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Loria says his expectations for 2013 are high in final episode of The Franchise

Showtime aired its final episode of The Franchise Wednesday night and wrapped up a season of disappointment for the Marlins by giving us the voices of the players still around as well as a frustrated front office, which promised that there's not only enough talent still around to win next year, but expectations for 2013 should be high.

Owner Jeffrey Loria, filmed inside an empty Marlins Park after the team wrapped up their most recent home series against the Phillies by being shutout in three straight games and setting a new franchise-low with 30 consecutive scoreless innings, said he "realized early on it was broke and it had to be fixed."

"It's not happening this year, but we have an enormously successful core of young players, a new young catcher in [Rob] Brantly. I have very high hopes."

General manager Mike Hill said much of what we already knew -- that the Marlins simply didn't get enough out of Gaby Sanchez, Logan Morrison and Hanley Ramirez and that pitchers felt "like they had to be perfect."

Players echoed those sentiments.

"Almost everybody underachieved to some degree," catcher John Buck said. "We just didn't do what we were capable of doing and that's kind of all we had to do, which is what sort of made it so deflating."

Said pitcher Carlos Zambrano: "You can have the best coaching staff and the best players, but if we don't play good nothing will help us. It's our fault."

President of Baseball Operations Larry Beinfest weighed in with: "We put expectations on ourselves we thought were realistic and unfortunately they weren't realistic because we didn't even come close." 

But Beinfest then said: "There's a lot of good pieces, a lot things to build around. There's still a lot of talent here."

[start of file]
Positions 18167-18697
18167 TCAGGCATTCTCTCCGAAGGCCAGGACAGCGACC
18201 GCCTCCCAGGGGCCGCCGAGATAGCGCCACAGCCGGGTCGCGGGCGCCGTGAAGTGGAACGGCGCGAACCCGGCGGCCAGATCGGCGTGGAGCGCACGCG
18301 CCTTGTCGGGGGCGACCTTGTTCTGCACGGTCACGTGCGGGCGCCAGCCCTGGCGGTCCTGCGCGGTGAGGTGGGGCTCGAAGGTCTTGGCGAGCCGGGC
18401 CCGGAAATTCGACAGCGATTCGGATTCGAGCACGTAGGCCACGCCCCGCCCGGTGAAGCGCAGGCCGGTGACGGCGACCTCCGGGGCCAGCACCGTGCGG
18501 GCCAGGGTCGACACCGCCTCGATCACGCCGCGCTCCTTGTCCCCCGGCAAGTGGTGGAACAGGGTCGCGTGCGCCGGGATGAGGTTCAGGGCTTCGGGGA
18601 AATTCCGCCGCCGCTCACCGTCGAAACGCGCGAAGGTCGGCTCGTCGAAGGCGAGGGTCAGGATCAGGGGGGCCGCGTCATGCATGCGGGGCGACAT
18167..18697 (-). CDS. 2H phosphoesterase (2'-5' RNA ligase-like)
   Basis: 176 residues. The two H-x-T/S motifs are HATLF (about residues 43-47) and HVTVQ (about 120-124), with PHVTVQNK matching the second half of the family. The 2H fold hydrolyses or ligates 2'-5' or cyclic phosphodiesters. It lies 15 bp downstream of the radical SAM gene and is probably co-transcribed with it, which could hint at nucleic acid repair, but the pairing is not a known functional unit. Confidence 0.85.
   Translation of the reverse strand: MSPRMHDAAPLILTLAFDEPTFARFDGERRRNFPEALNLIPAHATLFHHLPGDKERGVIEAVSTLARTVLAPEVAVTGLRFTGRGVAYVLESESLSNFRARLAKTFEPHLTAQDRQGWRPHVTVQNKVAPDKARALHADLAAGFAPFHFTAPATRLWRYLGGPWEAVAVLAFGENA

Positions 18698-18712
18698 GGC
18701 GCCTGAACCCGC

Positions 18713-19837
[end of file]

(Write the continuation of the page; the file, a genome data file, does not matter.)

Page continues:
Of course, Beinfest and Hill may not be here next year to see that "talent."

> The biggest question on Marlins fans' minds -- if the team will spend money this off-season to upgrade -- remained unanswered.

The closest we got was this from president David Samson: "We need to let our fans know we care about winning as much as they do and we're going to keep trying as hard as they would want us to try."

And this line from Loria: "We are always striving to be winners."

> The rest of the episode centered on the arrival of Brantly, the role of pinch hitter Greg Dobbs (who ended the team's 30 inning scoreless streak), and new closer Steve Cishek, who went around people asking if they had ever heard of Steve Cishek.

At one point, Samson tells Brantly inside the Marlins clubhouse cafeteria: "We were talking about this trade and the owner is on the phone and you should just know -- it's no pressure -- he said 'We will not make this trade unless we get this kid Brantly.'... So you were wanted. That's a positive."

Brantly's response: "I'm honored."

> Manager Ozzie Guillen tells Showtime the toughest part of the season for him wasn't the June swoon or the dismantling of his team at the trade deadline. Nope, it was the embarrassment he suffered from his Fidel Castro comments.

"It was something I was accused and people were pointing at my face like I was a criminal when deep in my heart I know exactly what I say, when I say it and how I say it. Some people [took] advantage," Guillen said. "That's what hurt more than anything."

Guillen closes out the episode by saying the Marlins "have to make Miami a baseball town."

"It's going to be a lot of work," Guillen said. "But if they think they worked last year. I think this year is going to be harder."

> Heath Bell actually has one of the last lines in the episode and it's one that ought to get you fired up if you can forget what kind of season he had after signing a 3-year, $27 million deal.

"There's a lot of talent here. These young guys want to play and they want to win," Bell said. "Once we gel and come together we're going to be a force to be reckoned with."